How and why does the judiciary sometimes come into conflict with government?

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(c) How and why does the judiciary sometimes come into conflict with government?
In recent years there has been a great amount of conflict between judges and the government.
Judges are unelected and unaccountable, whereas ministers are both. This causes conflict because
ministers claim they were elected to implement certain policies and it is undemocratic if unelected
judges cause problems with these policies. It is also true today that judges tend more and more to
be liberalminded, but ministers tend to be more conservative. Finally judges are concerned very
much with individual rights while the government is worrying about law and order and the control of
terrorism. Sometimes, too, European courts come into conflict with domestic policies. This essay
will now show what kinds of conflict arise.
Over sentencing there has been much conflict between people like Judges Phillips and Woolf and
ministers like David Blunkett, Jack Straw and Theresa May, all home secretaries. There has also
been trouble with justice minister Ken Clarke. Judges believe they should judge best how to
sentence criminals, while ministers say they must follow public opinion and use more mandatory,
minimum sentences. Judges don't like this kind of power taken away from them.
The Human Rights Act has caused conflict. The judges administer the Act and the Convention,
exactly as they are meant. Sometimes human rights conflict with government policies. For example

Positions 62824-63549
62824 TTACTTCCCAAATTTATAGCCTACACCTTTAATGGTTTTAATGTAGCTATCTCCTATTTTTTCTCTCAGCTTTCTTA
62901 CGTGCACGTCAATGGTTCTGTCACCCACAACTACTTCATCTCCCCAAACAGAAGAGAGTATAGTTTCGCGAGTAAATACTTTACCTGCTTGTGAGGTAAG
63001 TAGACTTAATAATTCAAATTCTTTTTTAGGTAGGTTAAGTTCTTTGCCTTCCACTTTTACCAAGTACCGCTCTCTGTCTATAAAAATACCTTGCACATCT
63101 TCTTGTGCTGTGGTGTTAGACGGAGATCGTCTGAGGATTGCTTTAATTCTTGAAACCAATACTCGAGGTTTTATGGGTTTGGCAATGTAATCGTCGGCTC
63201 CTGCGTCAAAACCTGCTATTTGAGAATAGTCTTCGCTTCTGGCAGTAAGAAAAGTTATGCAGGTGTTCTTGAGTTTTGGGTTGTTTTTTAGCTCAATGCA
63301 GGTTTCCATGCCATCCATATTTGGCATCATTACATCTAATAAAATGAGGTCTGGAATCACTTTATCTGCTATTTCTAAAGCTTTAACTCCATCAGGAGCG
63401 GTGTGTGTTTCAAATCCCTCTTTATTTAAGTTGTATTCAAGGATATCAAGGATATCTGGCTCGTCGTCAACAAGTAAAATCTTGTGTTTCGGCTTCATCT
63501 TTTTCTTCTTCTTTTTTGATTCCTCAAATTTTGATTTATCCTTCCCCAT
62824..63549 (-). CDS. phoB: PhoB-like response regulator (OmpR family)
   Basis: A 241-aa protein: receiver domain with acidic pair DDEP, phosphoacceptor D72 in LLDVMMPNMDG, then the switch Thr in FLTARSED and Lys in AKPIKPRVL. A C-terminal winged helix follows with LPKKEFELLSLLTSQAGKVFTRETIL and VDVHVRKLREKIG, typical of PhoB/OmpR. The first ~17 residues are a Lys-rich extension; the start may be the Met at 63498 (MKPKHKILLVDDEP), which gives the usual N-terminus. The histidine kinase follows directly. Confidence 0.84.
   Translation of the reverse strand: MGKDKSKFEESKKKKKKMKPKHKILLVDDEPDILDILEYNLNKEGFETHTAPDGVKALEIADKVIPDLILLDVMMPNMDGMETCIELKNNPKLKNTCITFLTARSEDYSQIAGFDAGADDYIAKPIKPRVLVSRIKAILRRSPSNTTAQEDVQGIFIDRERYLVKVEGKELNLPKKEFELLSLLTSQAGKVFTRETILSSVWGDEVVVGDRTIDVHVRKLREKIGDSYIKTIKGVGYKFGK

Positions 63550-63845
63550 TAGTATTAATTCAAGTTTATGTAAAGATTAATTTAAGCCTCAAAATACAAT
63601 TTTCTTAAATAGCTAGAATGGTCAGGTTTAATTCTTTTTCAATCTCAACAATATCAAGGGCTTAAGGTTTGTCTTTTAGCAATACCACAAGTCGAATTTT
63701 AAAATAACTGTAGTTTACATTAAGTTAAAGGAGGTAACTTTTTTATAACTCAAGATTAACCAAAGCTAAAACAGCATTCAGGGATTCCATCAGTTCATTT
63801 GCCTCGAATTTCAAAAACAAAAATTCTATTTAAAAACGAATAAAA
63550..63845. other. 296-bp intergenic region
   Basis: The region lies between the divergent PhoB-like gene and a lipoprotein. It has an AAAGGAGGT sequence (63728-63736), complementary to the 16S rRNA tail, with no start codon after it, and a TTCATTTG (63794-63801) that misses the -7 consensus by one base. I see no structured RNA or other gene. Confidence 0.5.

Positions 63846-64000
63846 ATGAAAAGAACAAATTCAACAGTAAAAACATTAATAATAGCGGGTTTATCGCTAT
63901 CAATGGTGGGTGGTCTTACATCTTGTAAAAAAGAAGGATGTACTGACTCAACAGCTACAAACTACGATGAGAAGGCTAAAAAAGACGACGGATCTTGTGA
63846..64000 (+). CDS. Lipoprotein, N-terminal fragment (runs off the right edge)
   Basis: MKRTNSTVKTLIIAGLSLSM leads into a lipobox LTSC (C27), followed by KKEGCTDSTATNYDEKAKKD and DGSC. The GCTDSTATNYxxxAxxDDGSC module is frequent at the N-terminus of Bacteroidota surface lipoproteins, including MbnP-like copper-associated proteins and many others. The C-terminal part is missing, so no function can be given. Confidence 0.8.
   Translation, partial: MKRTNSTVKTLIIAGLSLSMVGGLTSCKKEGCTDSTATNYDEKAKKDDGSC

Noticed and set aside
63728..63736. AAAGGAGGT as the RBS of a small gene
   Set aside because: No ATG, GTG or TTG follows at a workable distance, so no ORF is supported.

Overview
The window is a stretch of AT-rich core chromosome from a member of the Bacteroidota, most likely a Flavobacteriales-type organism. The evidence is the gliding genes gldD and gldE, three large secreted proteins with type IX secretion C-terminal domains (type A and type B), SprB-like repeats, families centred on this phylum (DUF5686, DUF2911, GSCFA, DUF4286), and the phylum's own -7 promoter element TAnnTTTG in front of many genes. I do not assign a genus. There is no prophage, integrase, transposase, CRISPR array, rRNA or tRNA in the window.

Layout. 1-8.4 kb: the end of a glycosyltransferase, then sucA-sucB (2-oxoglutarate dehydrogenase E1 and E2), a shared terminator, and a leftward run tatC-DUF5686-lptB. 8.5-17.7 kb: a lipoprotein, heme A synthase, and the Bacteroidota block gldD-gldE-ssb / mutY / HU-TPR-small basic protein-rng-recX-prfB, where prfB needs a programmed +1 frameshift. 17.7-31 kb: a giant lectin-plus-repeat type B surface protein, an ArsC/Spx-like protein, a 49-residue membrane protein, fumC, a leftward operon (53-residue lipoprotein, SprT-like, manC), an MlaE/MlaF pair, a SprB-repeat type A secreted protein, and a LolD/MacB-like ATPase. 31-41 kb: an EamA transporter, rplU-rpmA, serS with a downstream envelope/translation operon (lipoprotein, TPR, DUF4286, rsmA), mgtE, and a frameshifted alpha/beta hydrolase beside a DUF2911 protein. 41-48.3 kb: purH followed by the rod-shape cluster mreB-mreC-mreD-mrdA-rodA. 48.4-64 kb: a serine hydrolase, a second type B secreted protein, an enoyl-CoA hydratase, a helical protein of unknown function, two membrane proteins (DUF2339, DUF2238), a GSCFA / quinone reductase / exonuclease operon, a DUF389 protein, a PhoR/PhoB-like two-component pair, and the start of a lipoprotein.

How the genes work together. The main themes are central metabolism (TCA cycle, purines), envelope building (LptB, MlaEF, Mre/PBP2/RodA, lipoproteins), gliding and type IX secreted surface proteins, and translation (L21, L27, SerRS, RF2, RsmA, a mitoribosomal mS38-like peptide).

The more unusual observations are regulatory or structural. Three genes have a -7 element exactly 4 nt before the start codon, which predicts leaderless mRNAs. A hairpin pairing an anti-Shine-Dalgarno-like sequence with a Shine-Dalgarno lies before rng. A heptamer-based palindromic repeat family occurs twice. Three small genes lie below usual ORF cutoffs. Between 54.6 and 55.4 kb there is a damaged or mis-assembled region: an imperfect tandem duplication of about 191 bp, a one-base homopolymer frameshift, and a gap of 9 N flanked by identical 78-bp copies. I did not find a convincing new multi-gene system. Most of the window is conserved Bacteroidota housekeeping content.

the government would like to hold terrorist suspects for a long time without trial, but human rights
legislation won't allow this. This was the basis of the Belmarsh dispute and the case of the Afghan
hijackers. There has also been much recent conflict over the meaning and application of `privacy'.
Judges tend to favour privacy, while governments support more freedom of the press. This
happened in the recent row over superinjunctions.
The European Court of Justice and the European Court of Human Rights often make judgements
that defy the British government. The Factor tame case many years ago stated that European law is
superior to UK law. Also the ECJ has made many judgements over issues like sex equality, gay
rights and pension rights that have caused problems for government and there has been conflict. The
Conservatives especially resent the power of external European courts.
So we can see why judges and the government come into conflict and we can see several examples
of how this happens.


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